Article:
IRAN: Backlash Mounts Against Women Ministers

Analysis by Sara Farhang

Friday 4 September 2009

TEHRAN, Sep 2 (IPS) - The Iranian Parliament will begin voting on President Mahmoud Ahmadinejad’s nominations for 21 cabinet positions on Wednesday. What makes this process unique is the inclusion of three women for ministerial posts, a fact that Ahmadinejad also pointed to during the three-day parliamentary debates on his nominations, which started on Aug. 30.

This is the first time that women have been proposed for cabinet posts in the 30-year history of the Islamic Republic.

The three nominations include current conservative MP Fatemeh Ajorloo as the minister of social welfare, Dr. Marzieh Dastjerdi as the minister of health, and Susan Keshavarz as the minister of education.

The nominations have come under attack by some conservatives. One of the strongest denunciations came from Fatemeh Rajabi, a staunch supporter of Ahmadinejad. Rajabi viewed the nominations as a step toward pushing "the harmful goals of feminists and secularists".

Clerics too have voiced their opposition to the nominations. In an interview with the Farda News site, Mohammad Taghi Rahbar, head of the clerics’ faction in Parliament and an MP from Isfahan, said that at least two clerics from Qom opposed the nomination of women to ministerial positions, urging Ahmadinejad to reconsider.

"Only the approval of Supreme Leader Ali Khamenei can change the negative opinion of the Ayatollahs in Qom, forcing members of parliament to vote in favour of the nominations," Rahbar said.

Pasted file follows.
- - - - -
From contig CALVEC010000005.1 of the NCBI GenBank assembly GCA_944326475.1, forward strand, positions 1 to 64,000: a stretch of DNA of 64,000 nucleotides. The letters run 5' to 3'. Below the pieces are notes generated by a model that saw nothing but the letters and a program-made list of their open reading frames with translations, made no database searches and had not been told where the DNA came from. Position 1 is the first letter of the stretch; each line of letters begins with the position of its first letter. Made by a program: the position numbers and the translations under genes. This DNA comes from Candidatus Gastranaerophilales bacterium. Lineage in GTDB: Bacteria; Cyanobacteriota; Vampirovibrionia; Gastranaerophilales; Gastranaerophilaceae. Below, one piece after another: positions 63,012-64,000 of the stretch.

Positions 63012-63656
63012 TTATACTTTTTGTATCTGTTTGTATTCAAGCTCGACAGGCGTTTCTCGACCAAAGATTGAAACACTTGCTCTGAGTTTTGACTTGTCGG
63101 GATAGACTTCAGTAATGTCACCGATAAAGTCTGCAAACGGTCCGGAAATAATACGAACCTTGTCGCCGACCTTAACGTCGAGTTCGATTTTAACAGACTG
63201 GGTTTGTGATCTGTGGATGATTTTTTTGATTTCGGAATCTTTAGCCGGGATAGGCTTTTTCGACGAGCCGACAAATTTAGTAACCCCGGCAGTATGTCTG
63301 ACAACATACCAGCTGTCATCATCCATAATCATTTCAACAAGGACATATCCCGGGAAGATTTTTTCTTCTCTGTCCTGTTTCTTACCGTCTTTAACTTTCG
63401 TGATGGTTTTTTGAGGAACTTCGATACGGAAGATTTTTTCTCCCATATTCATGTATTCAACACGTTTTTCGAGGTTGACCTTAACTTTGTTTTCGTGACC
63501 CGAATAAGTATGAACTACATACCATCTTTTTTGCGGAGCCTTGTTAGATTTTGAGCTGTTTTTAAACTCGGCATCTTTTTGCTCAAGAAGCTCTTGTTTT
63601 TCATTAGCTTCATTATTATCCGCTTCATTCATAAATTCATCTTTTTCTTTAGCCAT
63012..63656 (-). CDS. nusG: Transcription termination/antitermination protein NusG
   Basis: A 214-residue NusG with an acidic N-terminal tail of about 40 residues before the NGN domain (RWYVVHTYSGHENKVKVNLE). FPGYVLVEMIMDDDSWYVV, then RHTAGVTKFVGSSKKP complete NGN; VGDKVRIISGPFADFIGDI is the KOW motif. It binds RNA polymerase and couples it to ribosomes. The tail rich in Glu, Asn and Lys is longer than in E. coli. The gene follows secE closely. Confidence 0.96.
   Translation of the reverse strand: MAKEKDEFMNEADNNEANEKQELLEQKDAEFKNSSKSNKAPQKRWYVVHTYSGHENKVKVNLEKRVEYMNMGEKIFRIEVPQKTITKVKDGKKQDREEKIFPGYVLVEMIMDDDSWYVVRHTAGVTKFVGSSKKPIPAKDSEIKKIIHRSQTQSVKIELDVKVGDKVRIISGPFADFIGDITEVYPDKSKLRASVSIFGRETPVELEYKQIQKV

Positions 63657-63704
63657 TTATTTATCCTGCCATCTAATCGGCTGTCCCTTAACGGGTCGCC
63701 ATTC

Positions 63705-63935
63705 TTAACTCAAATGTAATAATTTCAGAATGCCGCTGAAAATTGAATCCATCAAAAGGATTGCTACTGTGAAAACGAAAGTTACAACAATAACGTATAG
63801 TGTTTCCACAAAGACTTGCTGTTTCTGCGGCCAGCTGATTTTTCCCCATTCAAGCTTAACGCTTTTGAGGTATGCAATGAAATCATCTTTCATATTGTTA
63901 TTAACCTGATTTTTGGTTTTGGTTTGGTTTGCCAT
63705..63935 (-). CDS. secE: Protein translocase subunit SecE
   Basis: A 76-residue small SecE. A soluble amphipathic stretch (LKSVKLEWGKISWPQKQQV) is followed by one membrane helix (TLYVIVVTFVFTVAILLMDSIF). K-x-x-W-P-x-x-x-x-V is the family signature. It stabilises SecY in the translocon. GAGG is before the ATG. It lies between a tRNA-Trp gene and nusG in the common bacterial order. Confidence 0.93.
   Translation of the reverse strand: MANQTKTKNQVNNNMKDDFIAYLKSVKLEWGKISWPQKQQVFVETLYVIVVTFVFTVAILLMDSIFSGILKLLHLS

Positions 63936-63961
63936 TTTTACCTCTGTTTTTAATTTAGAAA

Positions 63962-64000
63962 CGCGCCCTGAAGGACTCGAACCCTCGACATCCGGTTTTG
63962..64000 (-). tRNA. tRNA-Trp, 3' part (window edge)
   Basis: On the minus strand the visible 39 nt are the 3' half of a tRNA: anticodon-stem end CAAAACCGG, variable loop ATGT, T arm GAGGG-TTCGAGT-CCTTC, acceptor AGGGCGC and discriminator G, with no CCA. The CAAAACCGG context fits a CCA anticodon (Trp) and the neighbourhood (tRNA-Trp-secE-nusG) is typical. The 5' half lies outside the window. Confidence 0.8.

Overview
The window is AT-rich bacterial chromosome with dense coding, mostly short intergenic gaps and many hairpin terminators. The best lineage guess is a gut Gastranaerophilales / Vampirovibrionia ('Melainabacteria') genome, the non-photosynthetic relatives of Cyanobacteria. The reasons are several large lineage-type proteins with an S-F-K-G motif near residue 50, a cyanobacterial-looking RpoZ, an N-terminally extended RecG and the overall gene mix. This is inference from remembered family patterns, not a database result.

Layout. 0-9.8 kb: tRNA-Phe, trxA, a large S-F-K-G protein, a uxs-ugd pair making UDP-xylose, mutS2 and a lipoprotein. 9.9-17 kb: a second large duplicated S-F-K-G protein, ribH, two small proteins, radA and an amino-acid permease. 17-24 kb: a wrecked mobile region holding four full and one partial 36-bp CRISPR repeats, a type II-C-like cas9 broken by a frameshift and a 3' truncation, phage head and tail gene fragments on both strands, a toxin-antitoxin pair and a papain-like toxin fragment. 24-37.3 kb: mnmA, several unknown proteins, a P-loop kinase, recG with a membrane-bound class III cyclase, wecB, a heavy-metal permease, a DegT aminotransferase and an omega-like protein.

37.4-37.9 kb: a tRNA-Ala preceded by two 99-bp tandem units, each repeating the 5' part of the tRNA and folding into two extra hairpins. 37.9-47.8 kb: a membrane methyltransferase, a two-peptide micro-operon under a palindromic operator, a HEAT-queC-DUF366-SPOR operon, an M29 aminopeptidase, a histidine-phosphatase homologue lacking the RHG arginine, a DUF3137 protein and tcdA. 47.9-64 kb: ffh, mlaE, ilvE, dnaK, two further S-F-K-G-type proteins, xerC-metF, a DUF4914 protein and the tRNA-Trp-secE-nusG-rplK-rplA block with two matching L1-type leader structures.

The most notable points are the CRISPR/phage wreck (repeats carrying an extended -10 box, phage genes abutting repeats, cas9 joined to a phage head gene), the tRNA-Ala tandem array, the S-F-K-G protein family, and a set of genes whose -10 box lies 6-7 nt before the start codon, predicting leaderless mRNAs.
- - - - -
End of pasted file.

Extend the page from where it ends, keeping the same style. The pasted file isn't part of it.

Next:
If Khamenei does not speak in support of these nominations, according to Rahbar, the opinion of the clerics in Qom will set the tone on the issue.

The Friday Prayer leader of Mashad, Ayatollah Alam Alhadi, has said that the "nominations only please immoral feminists".

Ayatollah Yousef Tabatabai-Nejad, the Friday Prayer Leader of Isfahan, has argued against the nominations on religious grounds, saying that "women who are ministers will have to be in regular contact with men and their male deputies, and will not be able to adhere fully to their religious obligations."

But conservatives aren’t the only ones opposed to these nominations. Given Ahmadinejad’s poor record on women’s rights, many women’s rights activists have also expressed reservations. Ahmadinejad had earlier announced three criteria for the selection of his cabinet members, including a spirit of cooperation and commitment to the government’s agenda.

Based on this statement, many women’s rights activists, who have been fighting for equality, believe that the conservative women nominees will continue Ahmadinejad’s restrictive policies toward women, promoting policies that push women out of the social realm and into their homes.

According to Parvin Ardalan, a women’s rights activist and a member of the One Million Signatures Campaign, the least that Ahmadinejad could do for women would be to nominate them as ministers. But she is not hopeful about the nominations, saying that "the demands of women in society have increased. These nominations stand to only benefit the women in the Cabinet."

Some women’s rights activists believe that Ahmadinejad’s move to nominate women as ministers is in line with his reputation of co-opting the agendas of opponents and is intended to deflect the criticism that has followed the elections and his contested presidency.

Ardalan is not hopeful about the intentions behind the nominations either.

"The conservative government will take advantage of populist strategies for its own political agenda. The government has introduced these women to parliament as ministers - an act which has faced criticism by clerics. If the Parliament does not approve the nominations or even if it does, in both cases Ahmadinejad is the victor, and he will be able to play the role of a hero," she said.